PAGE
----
Local Researchers Blaze New Trails in the Search for Causes of Alzheimer's Disease
More than five million Americans suffer from Alzheimer’s Disease.
And according to the Alzheimer’s Association, that number could double in the next two decades as baby boomers age and people live longer.
Despite massive research efforts, we still don’t know the root causes of the disease or how to treat it.
That’s why local researchers are looking in new directions to solve the mystery of Alzheimer’s, as WKSU’s Jeff St.Clair reports in this week’s Exploradio.
She began her career studying a bizarre creature called the naked mole rat.
“It’s kind of a weird story,” she says.
Because the hairless rodents live in underground colonies, that, like bees, are led by a queen, and this queen does something very unusual…
“She actually physically grew bigger every time she had a pregnancy, and she was an adult animal this shouldn’t be happening. Her bones were expanding. Her lumbar spine was elongating.”
Crish went from studying bone growth in naked mole rats to learning how bones grow and shrink in adult humans, and this led to a little studied area of Alzheimer’s research.
“We think we’re noticing that many of our early Alzheimer’s patients have osteoporosis, or reduced bone density,” says Crish
Crish says for some reason other researchers never followed up on this clue - “and that perplexed me. It still perplexes me.”
So now she’s working to figure how bone loss is related to Alzheimer’s.
Alzheimer's and the Brainstem
Crish's interest in bone loss led her to study a part of the brain not normally associated with the disease, the brainstem.
“Something in that disease process is affecting the brainstem very early on before it reaches the forebrain where all of those learning and memory structures are,” says Crish.
We've been focusing on amyloid beta for 30 years and we don't have a clear explanation yet, so perhaps we might want to look at everything else.
Serotonin is known to influence a host of things from mood to digestion, but it also sets off a complicated cascade of signaling in the brain that helps keep bones strong.
And Crish says, when it’s disrupted by a disease like Alzheimer’s, we see changes in a number of basic functions like the regulation of bone mass, mood, appetite, and blood chemistry.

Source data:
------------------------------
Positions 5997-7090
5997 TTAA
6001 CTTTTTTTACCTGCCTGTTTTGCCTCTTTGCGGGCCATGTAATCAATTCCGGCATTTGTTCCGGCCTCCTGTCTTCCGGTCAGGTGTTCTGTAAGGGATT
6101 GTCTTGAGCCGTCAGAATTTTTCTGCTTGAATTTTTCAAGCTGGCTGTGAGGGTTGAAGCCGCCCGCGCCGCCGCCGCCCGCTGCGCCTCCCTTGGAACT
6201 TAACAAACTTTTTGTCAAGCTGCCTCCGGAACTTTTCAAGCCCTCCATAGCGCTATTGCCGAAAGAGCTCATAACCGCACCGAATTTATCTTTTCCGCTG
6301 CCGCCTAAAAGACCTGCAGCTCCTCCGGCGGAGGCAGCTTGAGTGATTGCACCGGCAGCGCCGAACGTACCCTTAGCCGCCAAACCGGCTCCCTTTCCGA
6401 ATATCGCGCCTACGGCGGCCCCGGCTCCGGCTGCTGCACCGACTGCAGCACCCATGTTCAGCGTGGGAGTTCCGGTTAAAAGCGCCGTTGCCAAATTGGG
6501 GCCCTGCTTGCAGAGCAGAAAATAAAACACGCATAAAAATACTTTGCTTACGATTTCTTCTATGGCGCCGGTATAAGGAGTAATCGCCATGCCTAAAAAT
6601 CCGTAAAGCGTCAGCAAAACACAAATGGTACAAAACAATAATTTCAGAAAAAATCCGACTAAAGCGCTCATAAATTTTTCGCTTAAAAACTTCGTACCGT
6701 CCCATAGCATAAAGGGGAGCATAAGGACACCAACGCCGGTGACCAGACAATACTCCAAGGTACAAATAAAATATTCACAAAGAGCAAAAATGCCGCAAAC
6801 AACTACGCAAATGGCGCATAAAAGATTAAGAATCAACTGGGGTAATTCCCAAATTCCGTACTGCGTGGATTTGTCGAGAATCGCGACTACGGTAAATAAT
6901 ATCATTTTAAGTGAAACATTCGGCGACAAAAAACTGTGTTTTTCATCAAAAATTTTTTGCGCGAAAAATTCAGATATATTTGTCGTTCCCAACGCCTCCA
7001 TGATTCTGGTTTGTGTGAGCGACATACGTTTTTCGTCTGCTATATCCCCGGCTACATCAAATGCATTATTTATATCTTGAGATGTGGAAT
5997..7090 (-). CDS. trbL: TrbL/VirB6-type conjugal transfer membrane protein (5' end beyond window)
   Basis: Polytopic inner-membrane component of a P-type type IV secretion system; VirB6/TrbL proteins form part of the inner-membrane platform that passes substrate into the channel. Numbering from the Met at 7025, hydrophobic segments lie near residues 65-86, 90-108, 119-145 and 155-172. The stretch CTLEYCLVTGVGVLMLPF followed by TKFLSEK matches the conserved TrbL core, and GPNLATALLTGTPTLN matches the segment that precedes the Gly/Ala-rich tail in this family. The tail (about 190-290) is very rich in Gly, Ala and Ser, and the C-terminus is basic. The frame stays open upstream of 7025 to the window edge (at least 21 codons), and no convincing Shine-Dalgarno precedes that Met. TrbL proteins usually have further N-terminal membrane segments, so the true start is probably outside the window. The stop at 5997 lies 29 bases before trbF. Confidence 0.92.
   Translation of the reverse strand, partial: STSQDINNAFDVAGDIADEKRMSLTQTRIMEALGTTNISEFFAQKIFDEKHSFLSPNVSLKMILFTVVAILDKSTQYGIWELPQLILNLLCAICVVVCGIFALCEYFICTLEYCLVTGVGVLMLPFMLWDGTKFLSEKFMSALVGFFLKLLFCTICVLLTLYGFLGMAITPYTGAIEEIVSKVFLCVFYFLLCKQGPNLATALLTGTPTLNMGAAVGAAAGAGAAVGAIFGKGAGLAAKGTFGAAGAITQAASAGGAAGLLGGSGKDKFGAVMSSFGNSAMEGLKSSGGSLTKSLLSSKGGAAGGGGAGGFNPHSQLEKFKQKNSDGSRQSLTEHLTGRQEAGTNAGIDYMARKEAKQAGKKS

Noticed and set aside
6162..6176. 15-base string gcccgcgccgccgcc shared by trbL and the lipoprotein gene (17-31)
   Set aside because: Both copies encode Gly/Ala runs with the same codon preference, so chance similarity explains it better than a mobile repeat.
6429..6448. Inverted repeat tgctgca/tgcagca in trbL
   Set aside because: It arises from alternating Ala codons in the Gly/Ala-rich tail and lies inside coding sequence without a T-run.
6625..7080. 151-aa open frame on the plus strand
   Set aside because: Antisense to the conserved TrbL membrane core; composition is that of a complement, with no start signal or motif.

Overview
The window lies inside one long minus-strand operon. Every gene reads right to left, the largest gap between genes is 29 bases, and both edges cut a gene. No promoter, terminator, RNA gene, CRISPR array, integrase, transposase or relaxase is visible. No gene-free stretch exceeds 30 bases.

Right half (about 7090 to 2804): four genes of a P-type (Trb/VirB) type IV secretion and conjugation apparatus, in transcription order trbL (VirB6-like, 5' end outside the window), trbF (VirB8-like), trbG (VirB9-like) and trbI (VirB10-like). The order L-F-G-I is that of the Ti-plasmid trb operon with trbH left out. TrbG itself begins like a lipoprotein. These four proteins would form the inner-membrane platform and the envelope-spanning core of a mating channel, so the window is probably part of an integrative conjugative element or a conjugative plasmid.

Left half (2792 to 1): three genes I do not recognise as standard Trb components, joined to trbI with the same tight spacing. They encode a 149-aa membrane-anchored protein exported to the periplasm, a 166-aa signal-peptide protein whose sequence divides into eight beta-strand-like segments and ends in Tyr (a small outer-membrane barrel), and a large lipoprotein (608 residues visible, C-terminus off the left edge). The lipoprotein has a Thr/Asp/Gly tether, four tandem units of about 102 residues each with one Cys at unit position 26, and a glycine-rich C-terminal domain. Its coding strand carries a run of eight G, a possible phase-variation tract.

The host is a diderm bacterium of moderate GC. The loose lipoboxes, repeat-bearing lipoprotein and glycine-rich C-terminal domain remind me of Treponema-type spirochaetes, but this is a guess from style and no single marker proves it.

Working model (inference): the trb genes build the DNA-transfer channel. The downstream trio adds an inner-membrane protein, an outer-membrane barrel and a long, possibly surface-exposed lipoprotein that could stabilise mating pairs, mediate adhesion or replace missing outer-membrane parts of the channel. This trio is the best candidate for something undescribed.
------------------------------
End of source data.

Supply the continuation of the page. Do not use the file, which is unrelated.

Crish thinks in Alzheimer's Disease the brainstem may be affected first, "and by the time we’re in learning and memory structures it’s just too late.”
Crish says the brainstem could even be the conduit for the spread of Alzheimer’s throughout the brain.
“These cells – these groups of cells – project to just about every place in the brain and they send serotonin everywhere up there.”
She thinks bone density loss should be added to the early warning signs of Alzheimer’s.
She even suggests boosting the amount of serotonin in the brain as a way of slowing its progress.
Alzheimer's and Hormones
Only around 10 percent of Alzheimer’s cases can be traced to aberrant genes, according to Jason Richardson, head of the Neurodegenerative Disease Focus Area at NEOMED.
He says in the other 90 percent of patients, “we don’t know what causes it.”
He says it’s important to try new ways to attack the problem of Alzheimer’s.
“We’re dealing with this huge public health issue. We’ve got an aging population, it’s going to swamp people in the next 30 years. So people are thinking outside the box, and really taking some chances.”
One clue that Kent State researcher Gemma Casadesus is following is that women are twice as likely to get Alzheimer’s as men.
“One major difference between men and women," says Casadesus, is that at about the age of 50 women's production of estrogen stops, "and you’re done.”
She says this sudden drop-off of a crucial hormone is bad for a woman’s brain, "your neurons are like ouch…”
That’s because estrogen provides what’s called a neuroprotective effect - sopping up free radicals and keeping nerve cells from wearing out.
But menopause delivers a one-two punch, according to Casadesus, because the steep drop in estrogen also leads to lower levels in the brain of a hormone that she believes helps stave off age-related declines.
Leaving Amyloid Beta Behind
In a newly discovered pathway, Casadesus has found that luteinizing hormone, or LH, helps build connections between neurons.
“Basically what I think LH does," she says, "is it maintains the flexibility of a system that regulates learning, and memory,and cognition.”
And she thinks the lower levels of LH post menopause makes the brain more vulnerable to problems like Alzheimer’s.
Her work takes her far afield from the traditional targets of Alzheimer’s research, the protein known as amyloid beta that forms plaques on diseased neurons.
But she’s ok with that.
“The reality is that we’ve been focusing on amyloid beta for 30 years and we don’t have a clear explanation yet, so perhaps we might want to look at everything else.”
Casadesus envisions a time when hormone therapy may be part of Alzheimer’s prevention, but for now she says simple lifestyle choices are our best bet for avoiding the disease.
She says eat your fruits and vegetables, keep your brain active, and get enough exercise, because...
“What’s good for your body is good for your brain.”
Researchers agree that with a disease as complicated as Alzheimer’s it’s unlikely we’ll find one cause, or one cure.